In 1969, the 8-3 system required eight of the eleven council members to live in designated geographic districts, but voting for all 11 districts was still “at-large.” During this time, citizens more frequently noted the historical difficulty of electing minorities to City Council. To address this issue, in 1971, Al Lipscomb, Elsie Faye Heggins, and other community leaders filed a lawsuit against Mayor Erik Jonsson and all other members of City Council that requested a postponement of the April 6, 1971, City Council election until an alleged "dilution of racial minority voting strength" was ended. Four years later, in 1975, as the result of the lawsuit, the new 8-3 plan meant that voters elected eight single-member districts council members and three other at-large members (one of those being the mayor).
By the late 1980s, Hispanic and black minorities made up almost half the city’s population but were unable to elect more than three members (black or Hispanics) to the council. In 1988, Marvin Crenshaw and Roy Williams and filed a lawsuit to have the 8-3 system ruled unconstitutional because it diluted minority voting strength. U.S. District Judge Jerry Buchmeyer ruled in March 1990 that the 8-3 system for the election of members of the Dallas city council violated Section 2 of the Voting Rights Act because it diluted the votes of politically cohesive blacks and Hispanics in Dallas.
The City’s 1989 “Dallas Together” report by the Charter Review Committee recommended a 10-4-1 plan that would elect ten members from single-member districts, with four members and the mayor elected at-large. This system was narrowly adopted after a bitter and divisive charter election in August 1989, with most African-Americans opposing the plan because it did not provide enough opportunity for minority candidates.
The 10-4-1 plan was never used because the City’s old 8-3 plan was ruled unconstitutional in March 1990. Thinking that the 10-4-1 plan would also be unconstitutional, the City Council put a 14-1 plan, where only the mayor would be elected “at large” on the ballot, but it was defeated by 392 votes in December 1990.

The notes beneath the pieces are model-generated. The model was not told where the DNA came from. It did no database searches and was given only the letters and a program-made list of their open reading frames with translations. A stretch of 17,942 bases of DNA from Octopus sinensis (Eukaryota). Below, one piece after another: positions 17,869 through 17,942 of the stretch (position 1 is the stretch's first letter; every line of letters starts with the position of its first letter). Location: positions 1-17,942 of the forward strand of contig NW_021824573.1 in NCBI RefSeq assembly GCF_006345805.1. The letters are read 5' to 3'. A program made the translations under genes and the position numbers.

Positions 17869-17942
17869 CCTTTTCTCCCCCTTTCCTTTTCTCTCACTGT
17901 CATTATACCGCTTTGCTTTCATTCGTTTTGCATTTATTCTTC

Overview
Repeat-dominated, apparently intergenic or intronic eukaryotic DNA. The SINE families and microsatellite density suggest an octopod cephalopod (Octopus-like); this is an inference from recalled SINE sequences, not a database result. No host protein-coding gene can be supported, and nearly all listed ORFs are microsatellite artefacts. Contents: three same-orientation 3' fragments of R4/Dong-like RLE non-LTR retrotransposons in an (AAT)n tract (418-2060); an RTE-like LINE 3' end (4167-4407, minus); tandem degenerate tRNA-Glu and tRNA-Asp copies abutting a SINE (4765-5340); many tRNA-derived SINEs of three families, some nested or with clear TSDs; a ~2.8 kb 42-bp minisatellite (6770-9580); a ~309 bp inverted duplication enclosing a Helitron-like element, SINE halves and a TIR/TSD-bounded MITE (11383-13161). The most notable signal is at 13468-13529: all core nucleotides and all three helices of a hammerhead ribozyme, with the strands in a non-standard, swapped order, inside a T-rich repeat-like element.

Judge Buchmeyer then held a remedy hearing in January 1991 during which he directed the city’s appointed redistricting commission, the city’s demographer, and a demographer designated by Williams and Crenshaw to draw a 14-1 plan for the court. Using the new 1990 census information that reflected a black population of 29.5% and a Hispanic population of 20.9% of the Dallas population. The City had a competing 10-4-1 plan for which it was trying to obtain approval from the courts and sought a stay of the May 1991 election, which was granted in March 1991 and pushed the election to August 1991.
In May 1991, the US Department of Justice rejected the city’s 10-4-1 plan. The City supported 10-4-1 but agreed to adopt the 14-1 plan to settle the lawsuit brought by Williams and Crenshaw. The 14-1 plan was cleared by the Department of Justice in August. On August 29, 1991, the district court signed an Agreed Remedial Order that established a November 5 election under the new 14-1 Plan.
The following image shows the 1991-1993 City Council, all of whom were elected under the 14-1 Plan. The members on the back row (left to right)Paul Fielding, Don Hicks, Larry Duncan, Charles Tandy, Mayor Steve Bartlett, Glenn Box, Max Wells, Donna Halstead, and Jerry Bartos. The members on the front row (left to right) are Domingo Garcia, Mattie Lee Nash, Chris Luna, Al Lipscomb, Lori Palmer, and Charlotte Mayes.
The first case against Dallas' at-large system of electing council members was filed by Al Lipscomb. Lipscomb was the first of the 18 original black Dallas voters who sued the city.|
U.S. District Judge Eldon Mahon ruled that the City of Dallas at-large system was unconstitutional because it diluted the African-American vote. The city had used an 8-3 system, under which the mayor and two City Council members run citywide and eight others run in single-member districts.|
Roy Williams and Marvin Crenshaw filed a federal voting rights lawsuit, contending that the city's election system dilutes minority voting strength. The Ledbetter Neighborhood Association, representing Hispanic residents, joined the plaintiffs. |
In a referendum voters approved a 10-4-1 election system, which provides for 10 single-member districts and four regional seats, with the mayor elected at large. Most minorities opposed it and the U.S. Justice Department did not approve the plan. Elections were not held under it.|
March 1990 ||
U.S. District Judge Jerry Buchmeyer wrote that minority participation in Dallas politics has been a question of "what blacks and Hispanics have been permitted to do by the white majority," striking down the city's 8-3 election system.|
December 8, 1990||
Voters rejected the Council's initial 14-1 plan 45,624 to 45,252.|
Both sides agreed to settle the Williams v. City of Dallas lawsuit and Judge Buchmeyer ordered elections to be held under a revised 14-1 plan, in which only the mayor is elected at-large and 14 council members come from single-member districts. |
November 5, 1991||
The first elections under the 14-1 plan were held.|